- The Washington Times - Saturday, June 4, 2005

It’s so simple when your child’s first friends are the children of your friends. Then, proximity and interests take over: Josh is in my class, so he is my best friend; Lily lives next door, so she is my other best friend.

By middle and high school, the social maze is much more complex. Your daughter wants to be in the orbit of the mean-but-popular alpha girl. Your son brings home a classmate who is the subject of unsavory rumors. Your other daughter drops that best friend next door to hang with a teen you just know has been drinking.

It’s enough to make a parent want to return to the days of the supervised preschool play group — or wish to lock everyone in the house until they’re all 18. Realistically, neither strategy will get you very far, says Rosalind Wiseman, author of the best-selling book “Queen Bees and Wannabes: Helping Your Daughter Survive Cliques, Gossip, Boyfriends and Other Realities of Adolescence.”

“It is so much easier when children are younger because you are in charge of the logistics,” Ms. Wiseman says. “It gets harder when they get older. You have to give up some control, but not all control. I see it as guiding our children through friendships.”

Many parents will have an immediate impulse to point out what it is that rubs them the wrong way about the new friend and forbid their child to spend time with him or her. Both actions may well backfire, Ms. Wiseman says.

“You can have very legitimate reasons for not liking him,” she says, “but the way those reasons come across will push your kid in the bad kid’s direction. In your child’s mind, you are forcing her to choose between her friend and you; you never want to do that.”

Michele Borba, author of several parenting books, including “Nobody Likes Me, Everybody Hates Me: The Top 25 Friendship Problems and How to Solve Them,” says there are a few circumstances in which a parent can prohibit a teen from seeing a friend who is a bad influence. Top among them: when a teen’s character, reputation or personal safety is on the line.

“It’s still going to be difficult, and you are going to have to stand your ground,” Ms. Borba says. “Otherwise, tread carefully and don’t make assumptions.”

Choosing friends

Ideally, the skills to choose quality friends are being honed around the same time a parent is still picking a toddler’s playmates, Ms. Borba says. Children with good value systems are going to gravitate toward others like them, she says.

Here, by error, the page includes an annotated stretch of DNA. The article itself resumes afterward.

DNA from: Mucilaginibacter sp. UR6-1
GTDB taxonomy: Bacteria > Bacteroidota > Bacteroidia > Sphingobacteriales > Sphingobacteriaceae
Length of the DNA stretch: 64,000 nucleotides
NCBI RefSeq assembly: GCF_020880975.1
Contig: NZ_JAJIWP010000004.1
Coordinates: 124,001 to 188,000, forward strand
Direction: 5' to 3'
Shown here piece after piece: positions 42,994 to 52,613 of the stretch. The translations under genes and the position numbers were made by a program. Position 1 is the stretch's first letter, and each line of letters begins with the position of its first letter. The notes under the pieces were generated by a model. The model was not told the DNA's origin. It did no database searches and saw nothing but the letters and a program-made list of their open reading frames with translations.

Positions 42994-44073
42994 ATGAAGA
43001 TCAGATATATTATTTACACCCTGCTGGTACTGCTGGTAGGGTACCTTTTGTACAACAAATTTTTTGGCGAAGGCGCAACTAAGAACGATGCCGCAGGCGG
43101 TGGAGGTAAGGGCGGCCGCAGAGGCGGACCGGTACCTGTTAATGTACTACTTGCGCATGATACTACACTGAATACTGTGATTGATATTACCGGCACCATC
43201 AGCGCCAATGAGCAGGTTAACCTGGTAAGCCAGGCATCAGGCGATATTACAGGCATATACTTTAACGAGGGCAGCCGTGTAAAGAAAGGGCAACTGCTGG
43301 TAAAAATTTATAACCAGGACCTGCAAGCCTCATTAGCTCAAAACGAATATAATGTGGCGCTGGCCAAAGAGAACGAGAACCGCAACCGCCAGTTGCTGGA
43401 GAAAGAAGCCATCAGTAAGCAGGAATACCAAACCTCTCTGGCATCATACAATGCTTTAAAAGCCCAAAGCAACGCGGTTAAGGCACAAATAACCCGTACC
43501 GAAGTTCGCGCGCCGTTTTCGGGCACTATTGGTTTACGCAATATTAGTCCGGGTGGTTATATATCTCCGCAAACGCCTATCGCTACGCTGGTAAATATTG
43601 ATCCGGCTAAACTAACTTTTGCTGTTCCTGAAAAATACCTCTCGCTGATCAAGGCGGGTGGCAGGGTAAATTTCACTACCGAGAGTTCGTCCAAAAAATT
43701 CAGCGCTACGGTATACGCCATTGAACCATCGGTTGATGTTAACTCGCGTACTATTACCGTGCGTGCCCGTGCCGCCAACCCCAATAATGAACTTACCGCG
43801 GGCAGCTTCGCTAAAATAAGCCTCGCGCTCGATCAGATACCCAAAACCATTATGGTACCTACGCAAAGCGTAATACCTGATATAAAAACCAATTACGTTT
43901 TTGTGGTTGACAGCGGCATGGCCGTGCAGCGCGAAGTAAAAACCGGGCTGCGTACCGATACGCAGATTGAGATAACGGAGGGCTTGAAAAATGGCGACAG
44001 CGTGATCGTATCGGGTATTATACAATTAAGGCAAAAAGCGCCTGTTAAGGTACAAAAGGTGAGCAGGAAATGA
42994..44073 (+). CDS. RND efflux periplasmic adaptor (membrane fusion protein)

“Your kid may have different looks, interests and choices of music and activities than you,” Ms. Borba says, “but if you have done your job well, you do have control over values.”

Tina van Es of Sterling has three children, ages 16, 9 and 7. She says she has tried to teach her children from a young age that what makes a good person is what makes a good friend.

“Behavior, attitude, respect level, and is this person nice,” Mrs. van Es says are some of the values she wants her children to keep in mind. “Whether they are 7 or 17, you still have to be involved.”

Still, there are going to be times when the lure of breaking into the top clique is going to overrule mom’s advice. There probably will be a day when your child brings home a friend you do not like, Ms. Borba says. That is the time to ask yourself — and your child — questions.

“Ask yourself, ‘Why is my child choosing this friend?’” Ms. Borba says. “That may become an ‘a-ha’ moment for you.”

Ms. Borba says teens often seek out others who are what they are not. A shy child, for example, may find it exciting to be around an extrovert. A cautious one may live vicariously through a risk-taker.

“Initially, kids seek out friends who are like them,” says Peter Sheras, a clinical psychologist and professor of education at the University of Virginia. Mr. Sheras is also the author of the book “I Can’t Believe You Went Through My Stuff! How to Give Your Teens the Privacy They Crave and the Guidance They Need.”

“As kids go along, they look for things in a friend like popularity and reputation,” Mr. Sheras says. “They look for friends who fill in the gaps, who might be prettier or more athletic.”

Parents should ask themselves what it is they don’t like about the new friend, Ms. Wiseman says. Be very specific, she says.

“The answer may not be exactly what you thought,” she says. “You may have prejudices you didn’t know you had.”

The next step for parents is to back away from their initial reaction and sit on it awhile, Ms. Wiseman says.

“Ask yourself, ‘What does it mean that this is the person my child has aligned with?’ and ‘What am I afraid will happen?’” she says.